By ryan buck
A tree grows on Youngstown’s East side. Its colors show rather brightly on Friday nights, but it truly blossoms when few are there to watch it.
First-year Liberty football coach Kevin Cylar fondly recalled his standout high school career at East High School at a recent practice.
He could only smile when he remembered his former teammates whom he still calls his friends.
When he thinks about his former coach, however, he immediately stood up a little straighter and his gaze closed in on the gentleman weaving between his players in the middle of the practice field, giving instruction. He also smiled.
In one of the great ironies of high school coaching in the Mahoning Valley, Jerron Jenkins is now Cylar’s assistant.
“I just sit back and I think to myself that I never thought I would be following in this guy’s footsteps,” Cylar said. “I really didn’t like him as a coach. He was very hard on me. As a boy, I really didn’t understand why. As I started to mature, I’m like, ‘Wow, what would I have done without Jerron Jenkins?’”
Cylar is just one of many of Jenkins’ success stories.
Jenkins, 55 and only a year into retirement, spent more than 30 years in the Youngstown City Schools as a teacher and coach.
He spent 16 years at East High before moving to Liberty under coach Jeff Whittaker and has been there for the past 15.
The East side native and Hubbard graduate played collegiately at Alabama A&M before returning home.
“I wanted to come back to my community and make some of these young men successful,” Jenkins said. “I feel like I had an impact on a whole bunch of young men and that was my goal. It wasn’t about me anymore. It was about trying to move people to do better than me.”
When Cylar was named Liberty’s head coach this past spring, he knew he needed his old coach as his top assistant.
“It’s indescribable,” Cylar said of Jenkins’ impact. “He followed me from junior high all the way up through high school. He was instrumental in me playing football as a freshman. As a senior, he took me on my first college visit to Alabama A&M, which was also his alma mater and I then attended. He actually dropped me off and sent me money while I was in college.
“That’s a big reason why I’m here is because my coach is here.”
As Cylar was leading his East teammates on Friday nights in 1990 under Jenkins’ guidance, his younger cousin roamed the sideline too, waiting for his chance.
“When I was in middle school and little league I would come watch the East games and he would take me under his wing as he played as a senior,” said Cylar’s cousin, P.J. Mays. “He’s one of the guys I looked up to as a defensive player, just his energy and emotion. It was something that I gathered and wanted to emulate when I had an opportunity to play for East.”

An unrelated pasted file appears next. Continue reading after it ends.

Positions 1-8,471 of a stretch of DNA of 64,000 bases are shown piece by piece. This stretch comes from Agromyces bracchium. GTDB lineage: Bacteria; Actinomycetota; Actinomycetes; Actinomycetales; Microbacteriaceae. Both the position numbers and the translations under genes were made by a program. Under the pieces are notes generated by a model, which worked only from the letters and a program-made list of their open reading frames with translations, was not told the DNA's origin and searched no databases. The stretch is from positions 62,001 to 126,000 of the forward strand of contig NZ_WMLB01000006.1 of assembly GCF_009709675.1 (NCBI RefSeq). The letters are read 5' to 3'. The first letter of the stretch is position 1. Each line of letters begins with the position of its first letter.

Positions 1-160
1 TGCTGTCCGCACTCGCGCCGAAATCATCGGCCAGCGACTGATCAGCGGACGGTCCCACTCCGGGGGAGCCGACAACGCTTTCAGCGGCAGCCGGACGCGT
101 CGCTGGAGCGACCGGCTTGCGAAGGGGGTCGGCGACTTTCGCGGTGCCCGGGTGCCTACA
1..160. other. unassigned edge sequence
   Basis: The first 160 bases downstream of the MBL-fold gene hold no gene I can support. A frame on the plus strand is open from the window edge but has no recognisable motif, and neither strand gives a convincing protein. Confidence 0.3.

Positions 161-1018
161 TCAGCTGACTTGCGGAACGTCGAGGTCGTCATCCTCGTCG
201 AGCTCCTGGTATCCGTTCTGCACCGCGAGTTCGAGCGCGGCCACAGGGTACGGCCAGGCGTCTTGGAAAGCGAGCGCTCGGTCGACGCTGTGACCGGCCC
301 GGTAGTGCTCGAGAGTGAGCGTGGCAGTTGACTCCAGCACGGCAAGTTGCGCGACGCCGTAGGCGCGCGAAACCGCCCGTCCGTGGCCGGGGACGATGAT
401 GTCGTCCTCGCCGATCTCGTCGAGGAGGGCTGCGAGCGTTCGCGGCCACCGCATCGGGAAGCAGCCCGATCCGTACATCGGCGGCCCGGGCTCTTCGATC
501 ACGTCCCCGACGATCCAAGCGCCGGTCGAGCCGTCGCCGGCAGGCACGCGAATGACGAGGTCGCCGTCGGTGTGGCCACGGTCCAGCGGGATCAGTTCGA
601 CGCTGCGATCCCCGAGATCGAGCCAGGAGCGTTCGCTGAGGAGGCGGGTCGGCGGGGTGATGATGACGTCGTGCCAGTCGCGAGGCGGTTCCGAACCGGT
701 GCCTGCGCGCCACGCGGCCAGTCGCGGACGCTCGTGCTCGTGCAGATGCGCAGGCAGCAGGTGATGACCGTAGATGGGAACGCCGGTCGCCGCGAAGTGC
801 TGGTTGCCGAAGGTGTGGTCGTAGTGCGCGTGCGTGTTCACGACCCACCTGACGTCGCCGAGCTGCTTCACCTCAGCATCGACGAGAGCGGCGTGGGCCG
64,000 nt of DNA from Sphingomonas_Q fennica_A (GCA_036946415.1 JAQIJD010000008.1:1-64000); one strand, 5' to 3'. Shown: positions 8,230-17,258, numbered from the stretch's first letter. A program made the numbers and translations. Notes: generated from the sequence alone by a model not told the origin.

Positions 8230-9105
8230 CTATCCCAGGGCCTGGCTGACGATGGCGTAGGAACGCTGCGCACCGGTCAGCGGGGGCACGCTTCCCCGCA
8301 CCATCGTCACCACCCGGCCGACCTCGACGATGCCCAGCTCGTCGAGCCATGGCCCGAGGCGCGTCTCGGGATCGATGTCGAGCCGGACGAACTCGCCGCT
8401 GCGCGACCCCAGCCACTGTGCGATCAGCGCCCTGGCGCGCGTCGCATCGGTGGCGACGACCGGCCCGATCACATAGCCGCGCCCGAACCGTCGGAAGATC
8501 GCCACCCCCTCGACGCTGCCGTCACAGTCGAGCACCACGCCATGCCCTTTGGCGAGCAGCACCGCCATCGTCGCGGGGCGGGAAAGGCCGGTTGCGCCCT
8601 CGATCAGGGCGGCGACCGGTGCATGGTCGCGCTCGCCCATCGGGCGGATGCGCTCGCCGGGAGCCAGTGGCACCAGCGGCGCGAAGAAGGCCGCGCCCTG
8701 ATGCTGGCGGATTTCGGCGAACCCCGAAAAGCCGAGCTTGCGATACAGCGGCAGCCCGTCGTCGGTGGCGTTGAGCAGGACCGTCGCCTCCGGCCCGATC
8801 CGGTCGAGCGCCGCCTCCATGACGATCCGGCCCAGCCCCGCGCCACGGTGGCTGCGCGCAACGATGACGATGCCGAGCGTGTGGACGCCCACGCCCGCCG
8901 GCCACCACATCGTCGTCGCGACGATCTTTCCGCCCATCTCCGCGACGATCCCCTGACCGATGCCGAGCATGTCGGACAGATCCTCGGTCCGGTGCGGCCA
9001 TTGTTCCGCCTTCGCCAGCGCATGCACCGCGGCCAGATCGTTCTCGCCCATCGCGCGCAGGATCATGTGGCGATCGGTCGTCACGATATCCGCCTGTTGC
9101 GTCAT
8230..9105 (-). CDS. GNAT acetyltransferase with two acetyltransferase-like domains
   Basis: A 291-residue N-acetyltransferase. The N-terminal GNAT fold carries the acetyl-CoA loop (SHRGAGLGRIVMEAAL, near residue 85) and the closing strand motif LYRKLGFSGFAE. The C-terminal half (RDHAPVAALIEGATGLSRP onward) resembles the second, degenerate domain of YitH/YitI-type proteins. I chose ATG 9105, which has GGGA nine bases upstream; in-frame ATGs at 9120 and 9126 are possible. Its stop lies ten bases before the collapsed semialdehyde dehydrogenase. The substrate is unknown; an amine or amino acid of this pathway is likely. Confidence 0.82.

Mays, a 1998 East graduate, went on to a stellar career at running back for the University of Cincinnati and YSU before earning a spot on the San Diego Chargers’ roster.
Now in his first season as the East head coach, Mays recalls his conversations with Cylar, who bought him his first set of football pads, as foundations for his career.
“We always talked and communicated with each other,” Mays said. “He always helped me through my whole playing career, just being there and being someone I could bounce ideas off of, someone to help motivate me when times got tough.”
Even during NFL training camps, Cylar and Mays always found time to talk.
“Every time he made a move or made a change in his life, we always in some way gravitated back towards each other and I was able to give him advice and he’s always been a kid that listened,” Cylar said. That’s why I know he’s going to do so well.”
When Mays was leading the East track relay teams to the State finals, Jenkins was there coaching him.
“He’s always been positive,” Mays said. “He’s always in the kid’s corner, that attitude of, ‘I believe what you’re saying, I believe what’s going on, let’s get it fixed and worked out and let’s go from there.’
“He’s Youngstown City through and through.”
Cylar and Mays are two strong branches of Jenkins’ coaching tree that continues to grow on the strength of a message that transcends athletics.
“They’re being what I used to be. Now they’ve taken over,” Jenkins said. “That’s the most important thing to me. Football is not everything. It’s to get an education and move on to the next level and help the kids like they’re supposed to.”